Expenditure on R&D and health may affect research studies on all biomedical topics through increased investment into science and health. Our regression analysis revealed that expenditure on R&D and health is also associated with increased SSc publications, consistent with studies over other areas.[8, 11] Furthermore, we noticed the association between expenditure and output varied with income groups. MICs might benefit more from R&D expenditure increase rather than health expenditure. More efforts are required to analyze the economic and clinical value of investment into related areas and rare diseases.
In our study, Africa was identified as a key under-researched region. Most African countries were populous but economically disadvantaged LICs, among which we found no significant correlation between country-level factors and SSc research output. Still, our results cannot preclude the potential impact of rare disease legislation, which none LICs have adopted. Technical support and coordinated global efforts are needed to address the research inadequacy of SSc and other rare diseases in Africa, which is also called for by the 17th International Conference on Rare Diseases and Orphan Drugs.
There are several limitations in our study warranting notice. Firstly, because our study was carried out on SSc publications in countries with available data, these results may not apply to other rare diseases and countries. However, considering the factors we studied were not specially targeted on SSc research and that at least 2/3 of WHO member countries were included, our results can still provide decision-makers with important information of how country factors affected research output. Secondly, missing data for country-level factors might impair the validity of our results. For example, though revealed to be related to SSc research output, R&D expenditure and health expenditure weren’t included in the DID regression analysis because of imbalanced data missing. Thirdly, there are other factors possibly confounding the results not included due to substantial data gaps, including disease prevalence as well as the proportion of researchers, technicians, doctors, and other relevant practitioners in the population. More stringent studies could be carried out when relevant data become available. Still, the construction of a data panel spanning 50 years using the most recent and reliable data, the inclusion of fixed effects in regression analysis, supplementary tests for parallel trends and sensitivity analysis with imputed data ensured the reliability of the association revealed between country-level factors and SSc research output, especially the causal effect of rare disease legislation.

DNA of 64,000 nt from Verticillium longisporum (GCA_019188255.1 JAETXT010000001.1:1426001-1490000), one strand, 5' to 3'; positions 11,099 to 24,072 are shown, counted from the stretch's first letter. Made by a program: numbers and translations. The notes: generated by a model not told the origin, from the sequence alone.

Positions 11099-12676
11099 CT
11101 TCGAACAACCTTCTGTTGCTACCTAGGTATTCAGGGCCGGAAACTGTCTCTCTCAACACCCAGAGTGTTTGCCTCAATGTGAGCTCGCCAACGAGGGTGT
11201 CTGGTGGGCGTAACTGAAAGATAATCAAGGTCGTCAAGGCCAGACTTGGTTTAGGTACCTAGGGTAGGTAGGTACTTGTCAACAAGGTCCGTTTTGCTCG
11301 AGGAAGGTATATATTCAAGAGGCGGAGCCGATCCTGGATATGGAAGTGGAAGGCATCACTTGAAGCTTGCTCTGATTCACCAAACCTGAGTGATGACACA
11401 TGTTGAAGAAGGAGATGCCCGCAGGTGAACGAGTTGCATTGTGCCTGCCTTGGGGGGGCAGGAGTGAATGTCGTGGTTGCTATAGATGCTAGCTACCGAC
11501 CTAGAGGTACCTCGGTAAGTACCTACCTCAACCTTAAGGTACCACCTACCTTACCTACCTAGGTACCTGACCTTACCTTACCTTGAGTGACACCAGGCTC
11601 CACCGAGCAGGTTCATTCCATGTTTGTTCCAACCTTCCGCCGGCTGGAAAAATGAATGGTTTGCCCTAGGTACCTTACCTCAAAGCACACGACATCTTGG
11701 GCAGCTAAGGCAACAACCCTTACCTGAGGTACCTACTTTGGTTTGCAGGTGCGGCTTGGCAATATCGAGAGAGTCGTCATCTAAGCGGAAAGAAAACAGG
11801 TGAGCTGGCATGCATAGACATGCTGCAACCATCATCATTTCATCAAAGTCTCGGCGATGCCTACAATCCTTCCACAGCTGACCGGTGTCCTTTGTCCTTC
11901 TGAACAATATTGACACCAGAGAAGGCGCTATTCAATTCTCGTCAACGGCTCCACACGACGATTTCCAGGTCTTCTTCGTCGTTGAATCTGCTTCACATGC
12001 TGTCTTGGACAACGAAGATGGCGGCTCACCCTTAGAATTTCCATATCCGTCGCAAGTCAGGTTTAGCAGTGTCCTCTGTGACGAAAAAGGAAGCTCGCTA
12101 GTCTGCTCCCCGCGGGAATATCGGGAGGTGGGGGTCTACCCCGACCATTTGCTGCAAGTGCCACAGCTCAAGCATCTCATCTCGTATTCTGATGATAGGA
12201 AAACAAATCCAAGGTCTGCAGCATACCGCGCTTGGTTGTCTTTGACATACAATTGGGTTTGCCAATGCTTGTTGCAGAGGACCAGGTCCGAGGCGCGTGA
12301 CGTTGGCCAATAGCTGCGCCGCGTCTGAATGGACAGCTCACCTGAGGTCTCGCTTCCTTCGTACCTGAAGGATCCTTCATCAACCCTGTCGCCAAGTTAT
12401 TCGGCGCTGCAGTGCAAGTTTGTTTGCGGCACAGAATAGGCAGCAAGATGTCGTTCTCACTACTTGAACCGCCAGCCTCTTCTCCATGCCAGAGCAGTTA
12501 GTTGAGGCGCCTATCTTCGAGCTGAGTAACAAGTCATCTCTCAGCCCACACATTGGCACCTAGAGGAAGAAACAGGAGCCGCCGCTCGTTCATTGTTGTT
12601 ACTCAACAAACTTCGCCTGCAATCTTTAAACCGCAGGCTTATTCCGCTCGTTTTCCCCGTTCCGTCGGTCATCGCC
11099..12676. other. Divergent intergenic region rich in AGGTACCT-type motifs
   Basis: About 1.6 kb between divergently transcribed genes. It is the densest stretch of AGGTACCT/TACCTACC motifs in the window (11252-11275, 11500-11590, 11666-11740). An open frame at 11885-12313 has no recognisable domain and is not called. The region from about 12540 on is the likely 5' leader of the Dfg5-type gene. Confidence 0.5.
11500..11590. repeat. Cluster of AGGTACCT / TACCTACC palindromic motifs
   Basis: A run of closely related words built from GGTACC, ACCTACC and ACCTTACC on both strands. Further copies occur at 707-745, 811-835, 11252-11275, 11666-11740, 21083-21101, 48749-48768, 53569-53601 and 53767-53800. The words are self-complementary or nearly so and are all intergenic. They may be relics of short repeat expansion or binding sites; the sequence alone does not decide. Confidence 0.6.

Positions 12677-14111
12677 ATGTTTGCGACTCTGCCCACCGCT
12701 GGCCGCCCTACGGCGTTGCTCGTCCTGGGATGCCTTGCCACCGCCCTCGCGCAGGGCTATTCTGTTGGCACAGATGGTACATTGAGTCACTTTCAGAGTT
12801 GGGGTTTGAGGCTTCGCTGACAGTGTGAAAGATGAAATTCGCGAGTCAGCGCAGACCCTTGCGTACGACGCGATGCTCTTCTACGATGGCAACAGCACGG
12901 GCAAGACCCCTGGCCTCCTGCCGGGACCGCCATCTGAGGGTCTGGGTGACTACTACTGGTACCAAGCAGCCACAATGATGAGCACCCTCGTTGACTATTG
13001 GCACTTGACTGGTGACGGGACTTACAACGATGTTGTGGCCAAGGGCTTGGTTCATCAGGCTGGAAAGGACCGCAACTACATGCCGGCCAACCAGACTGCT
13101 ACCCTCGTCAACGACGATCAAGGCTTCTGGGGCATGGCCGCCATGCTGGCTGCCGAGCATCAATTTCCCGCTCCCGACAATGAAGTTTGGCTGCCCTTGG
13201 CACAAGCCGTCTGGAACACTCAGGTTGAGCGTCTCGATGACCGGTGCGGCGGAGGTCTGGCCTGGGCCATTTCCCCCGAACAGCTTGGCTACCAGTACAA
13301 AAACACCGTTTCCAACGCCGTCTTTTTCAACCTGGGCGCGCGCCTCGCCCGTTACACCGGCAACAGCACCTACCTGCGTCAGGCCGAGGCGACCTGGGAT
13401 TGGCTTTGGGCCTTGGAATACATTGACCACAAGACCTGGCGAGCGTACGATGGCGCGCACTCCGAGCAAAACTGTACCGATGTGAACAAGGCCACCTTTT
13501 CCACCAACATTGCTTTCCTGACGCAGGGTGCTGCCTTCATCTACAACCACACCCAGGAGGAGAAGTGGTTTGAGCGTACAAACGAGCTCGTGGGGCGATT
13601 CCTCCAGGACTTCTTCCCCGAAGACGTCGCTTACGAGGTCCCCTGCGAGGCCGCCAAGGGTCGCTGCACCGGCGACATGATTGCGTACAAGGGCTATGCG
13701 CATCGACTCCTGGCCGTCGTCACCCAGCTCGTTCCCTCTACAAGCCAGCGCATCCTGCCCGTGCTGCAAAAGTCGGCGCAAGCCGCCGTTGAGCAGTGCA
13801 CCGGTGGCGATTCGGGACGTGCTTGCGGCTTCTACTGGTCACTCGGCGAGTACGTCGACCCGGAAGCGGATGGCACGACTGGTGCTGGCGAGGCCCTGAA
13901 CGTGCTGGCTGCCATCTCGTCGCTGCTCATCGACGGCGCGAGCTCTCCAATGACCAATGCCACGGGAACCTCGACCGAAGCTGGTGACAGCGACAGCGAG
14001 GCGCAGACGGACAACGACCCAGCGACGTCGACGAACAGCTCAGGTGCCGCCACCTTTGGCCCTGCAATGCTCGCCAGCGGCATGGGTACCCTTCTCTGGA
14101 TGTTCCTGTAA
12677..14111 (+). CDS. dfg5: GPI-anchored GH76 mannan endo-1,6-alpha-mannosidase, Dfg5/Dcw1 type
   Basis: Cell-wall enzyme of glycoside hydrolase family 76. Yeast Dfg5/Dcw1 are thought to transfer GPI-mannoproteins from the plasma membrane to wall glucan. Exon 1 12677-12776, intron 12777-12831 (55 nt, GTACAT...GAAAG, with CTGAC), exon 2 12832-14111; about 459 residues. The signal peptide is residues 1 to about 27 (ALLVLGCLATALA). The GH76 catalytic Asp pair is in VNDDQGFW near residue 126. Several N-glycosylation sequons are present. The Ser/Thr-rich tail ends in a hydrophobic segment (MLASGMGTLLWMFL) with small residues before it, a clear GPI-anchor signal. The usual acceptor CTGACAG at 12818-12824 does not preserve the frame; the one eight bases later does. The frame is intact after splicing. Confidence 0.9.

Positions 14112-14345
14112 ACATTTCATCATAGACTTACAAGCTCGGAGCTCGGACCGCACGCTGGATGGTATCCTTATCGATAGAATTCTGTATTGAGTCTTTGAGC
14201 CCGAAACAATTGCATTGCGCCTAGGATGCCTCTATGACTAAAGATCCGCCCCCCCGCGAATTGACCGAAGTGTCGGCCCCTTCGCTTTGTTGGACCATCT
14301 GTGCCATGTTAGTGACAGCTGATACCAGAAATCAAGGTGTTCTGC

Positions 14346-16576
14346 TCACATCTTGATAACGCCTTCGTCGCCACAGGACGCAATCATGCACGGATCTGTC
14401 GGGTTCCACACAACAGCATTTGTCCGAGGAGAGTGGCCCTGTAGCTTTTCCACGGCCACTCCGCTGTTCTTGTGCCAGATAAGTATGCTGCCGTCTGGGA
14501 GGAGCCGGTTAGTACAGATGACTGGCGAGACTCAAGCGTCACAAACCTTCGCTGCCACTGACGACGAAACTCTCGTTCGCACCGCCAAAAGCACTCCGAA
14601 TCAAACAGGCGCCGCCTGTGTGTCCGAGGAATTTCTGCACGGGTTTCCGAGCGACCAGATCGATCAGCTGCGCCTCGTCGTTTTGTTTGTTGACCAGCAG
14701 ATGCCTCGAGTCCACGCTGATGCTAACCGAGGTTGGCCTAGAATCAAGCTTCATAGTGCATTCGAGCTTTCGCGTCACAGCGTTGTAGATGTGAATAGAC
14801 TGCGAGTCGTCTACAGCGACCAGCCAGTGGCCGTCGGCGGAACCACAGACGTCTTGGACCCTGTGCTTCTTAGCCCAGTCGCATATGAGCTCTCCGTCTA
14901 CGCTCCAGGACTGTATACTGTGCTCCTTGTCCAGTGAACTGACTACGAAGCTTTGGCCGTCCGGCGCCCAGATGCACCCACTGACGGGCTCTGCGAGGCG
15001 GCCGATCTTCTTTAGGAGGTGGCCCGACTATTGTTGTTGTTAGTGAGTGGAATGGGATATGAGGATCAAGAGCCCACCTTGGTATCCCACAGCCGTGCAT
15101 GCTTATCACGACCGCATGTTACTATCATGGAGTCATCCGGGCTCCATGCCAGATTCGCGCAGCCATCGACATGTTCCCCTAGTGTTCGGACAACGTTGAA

Overall, our study revealed the increasing pace of SSc publication accumulation in the recent 20 years and points to the substantial imbalance of SSc research distribution among countries. Findings from our study provided evidence concerning national policies for decision-makers to facilitate domestic research and eliminate research inequality.